Here’s a question for all of you: name a modern classical composer. Once you can do that, name a modern classical composer you actually enjoy listening to. Difficult? I would argue yes. However, all hope is not lost. A new breed of composer is beginning to arise throughout the classical music world, a type that is connected to their craft as well to the evolution of their listeners. Exemplifying this is the San Francisco (by way of Edmonton) composer Aaron Gervais. Gervais is a wonderfully creative, exciting, and innovative artist. He represents a new breed of composer that can be heard in the concert hall or a dimly lit club, whose music can be analyzed by an academic or discussed in a blog (something he does very well by the way, check it out on his website). A truly “modern classical composer” who sees the music not as a separate art form still ingrained in 19th Century Europe, but a fluid, evolving craft that fits right in with the Daft Punks and Feists of today’s musical culture.
When you hear of the death of classical music, Gervais is the kind of composer that makes you doubt that, both with his attitude and the inspired music he pumps out. Just listen to Jackhammer Lullaby—a raucous and beautiful composition all at once. It begins with a pounding, relentless drum beat that suddenly drops off into a soothing, meditative lullaby of sorts (get it?). The resulting composition is both musically and philosophically intriguing.
The drums may come as a surprise at first, but considering Gervais’ background, they fit right in. “Apparently, I’ve been drumming since I was two years old,” Gervais recollects. He studied jazz percussion and classical mallets, following his parents’ attempt to “distract [him] with piano lessons.” This is all part of a musical upbringing that Gervais describes as “eclectic,” something that has taken him from grad school in the Netherlands to exploring folkloric Cuban music in Havana. This is something Gervais appreciates, as he mentions “I’ve always valued the perspective I gained from early immersion in both jazz and classical music.” These influences can be heard in much of Gervais’ music, which often mixes the rich tones of jazz harmony within classical structure, all packaged in the kind of vitality and drive that could only come from the soul of a percussionist. Although, that being said, the more you listen, the more difficult it becomes to give it any labels.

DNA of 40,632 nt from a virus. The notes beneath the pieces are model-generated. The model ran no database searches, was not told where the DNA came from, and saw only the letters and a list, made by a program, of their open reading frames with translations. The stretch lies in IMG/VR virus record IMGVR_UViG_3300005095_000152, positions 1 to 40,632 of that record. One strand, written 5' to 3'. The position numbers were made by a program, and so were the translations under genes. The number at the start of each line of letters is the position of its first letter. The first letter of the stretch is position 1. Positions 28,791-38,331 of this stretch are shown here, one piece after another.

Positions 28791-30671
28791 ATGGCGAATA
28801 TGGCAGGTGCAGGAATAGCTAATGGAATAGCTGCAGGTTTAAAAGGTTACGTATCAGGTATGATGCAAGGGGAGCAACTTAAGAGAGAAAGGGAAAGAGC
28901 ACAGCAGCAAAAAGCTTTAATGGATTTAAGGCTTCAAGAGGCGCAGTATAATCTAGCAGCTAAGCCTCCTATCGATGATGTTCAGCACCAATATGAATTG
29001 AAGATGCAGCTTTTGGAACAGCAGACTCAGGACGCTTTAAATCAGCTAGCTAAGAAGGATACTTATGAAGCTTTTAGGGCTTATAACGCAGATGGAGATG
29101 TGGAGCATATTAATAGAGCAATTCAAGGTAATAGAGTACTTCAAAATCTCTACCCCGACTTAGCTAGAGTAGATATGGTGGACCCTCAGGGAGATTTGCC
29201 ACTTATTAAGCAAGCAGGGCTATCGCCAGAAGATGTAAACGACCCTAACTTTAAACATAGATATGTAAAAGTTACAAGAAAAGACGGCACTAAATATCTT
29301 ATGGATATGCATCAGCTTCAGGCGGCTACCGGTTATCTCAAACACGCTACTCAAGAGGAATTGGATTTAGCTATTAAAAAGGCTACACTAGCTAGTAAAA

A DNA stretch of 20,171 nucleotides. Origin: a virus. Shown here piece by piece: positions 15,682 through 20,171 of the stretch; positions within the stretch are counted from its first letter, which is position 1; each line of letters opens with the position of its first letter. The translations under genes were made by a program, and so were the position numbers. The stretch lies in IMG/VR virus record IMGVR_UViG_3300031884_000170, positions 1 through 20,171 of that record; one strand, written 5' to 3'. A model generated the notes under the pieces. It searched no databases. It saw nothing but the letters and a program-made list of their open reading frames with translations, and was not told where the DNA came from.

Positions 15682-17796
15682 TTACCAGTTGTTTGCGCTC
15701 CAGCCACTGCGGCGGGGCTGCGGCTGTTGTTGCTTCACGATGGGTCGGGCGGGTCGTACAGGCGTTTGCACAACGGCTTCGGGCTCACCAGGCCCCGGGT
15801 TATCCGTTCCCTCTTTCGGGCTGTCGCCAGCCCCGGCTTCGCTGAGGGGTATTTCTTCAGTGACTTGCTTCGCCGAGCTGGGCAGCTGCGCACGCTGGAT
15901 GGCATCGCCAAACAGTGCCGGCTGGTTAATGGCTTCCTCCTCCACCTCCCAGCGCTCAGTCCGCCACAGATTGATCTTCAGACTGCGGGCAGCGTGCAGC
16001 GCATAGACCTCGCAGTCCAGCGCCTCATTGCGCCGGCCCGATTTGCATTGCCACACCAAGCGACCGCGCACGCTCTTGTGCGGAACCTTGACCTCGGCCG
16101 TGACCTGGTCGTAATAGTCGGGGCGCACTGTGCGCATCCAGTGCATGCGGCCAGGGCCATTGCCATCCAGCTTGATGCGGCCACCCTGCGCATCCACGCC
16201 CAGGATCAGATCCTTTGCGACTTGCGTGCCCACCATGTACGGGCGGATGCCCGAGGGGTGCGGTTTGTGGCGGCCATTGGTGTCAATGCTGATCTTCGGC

The same can be said the composition “Se contourner se conformer,” which translates as “To go around oneself, to conform to oneself.”
Upon first listen, the piece gives you the impression of being a pleasant sounding string quartet. However, as it develops things become interesting. The sounds seem to gently ease into existence, delicately emanating from the string instruments, almost stumbling. It’s beautiful, disconcerting, and enjoyable all at the same time. In a nod to popular culture, Gervais has something he calls Recycled 80s Live, an album he composed in 2008. The concept of the album focuses on recomposition and copyright issues. The result? Check out his version of Blondie’s “Heart of Glass” and find out:
These compositions are the kind of music you would crave to see live, a group of enthusiastic classical musicians playing music with life and energy that bursts with the sounds and aesthetics of our modern culture. Imagine a setting where tuxedos are done away with and instead there’s a stage with a shimmering drum kit, a piano, and music stands awaiting their violinists, clarinetists, and violists, perhaps even audience members with a beer in hand—doesn’t sound too stuffy really, almost kind of fun. Not that there’s anything particularly wrong with the traditional concert apparatus. However, it was built for music of a particular time and in order to consume the music of our time, we need to find our way to present it.
It wouldn’t be too far of a stretch to compare this ideal with one that Gervais calls “debullshitization.” He described it to me as “[chipping] away at abstract musical concepts to try and find some kernel of truth that I can build on, then I explore that idea in a bunch of different ways, try to extend it, try to contort it, try to ‘break’ it, try to prove it wrong.” This sort of aesthetic can be heard all through Gervais’ music. It has the feeling of something without pretense or conceit. And that’s really the impression Gervais gives off when talking to him about his craft, describing his goals simply as “taking what I know and what I like and making something along these lines that fits in to the performance opportunities I have…music for classically trained musicians, but I’m not particularly concerned with what classical or modern classical is ‘supposed’ to sound like.”
Not only is Gervais writing classical music for our time, but he is also writing about classical music (and music in general) in our culture. His blog is a fascinating mix of commentary on modern musical culture of all genres and things specific to a classical musician. With titles such as “Working Weekends Makes You a Worse Composer,” “Composition Lessons: Daft Punk’s Technologic,” and “Accessibility is a Dead End,” it epitomizes his whole approach to musical creation.
If you’re on the fence about classical music, or stuck in your perception of what it represents, check out what Gervais has to offer. You may change your mind.
Read the full interview with Aaron Gervais here.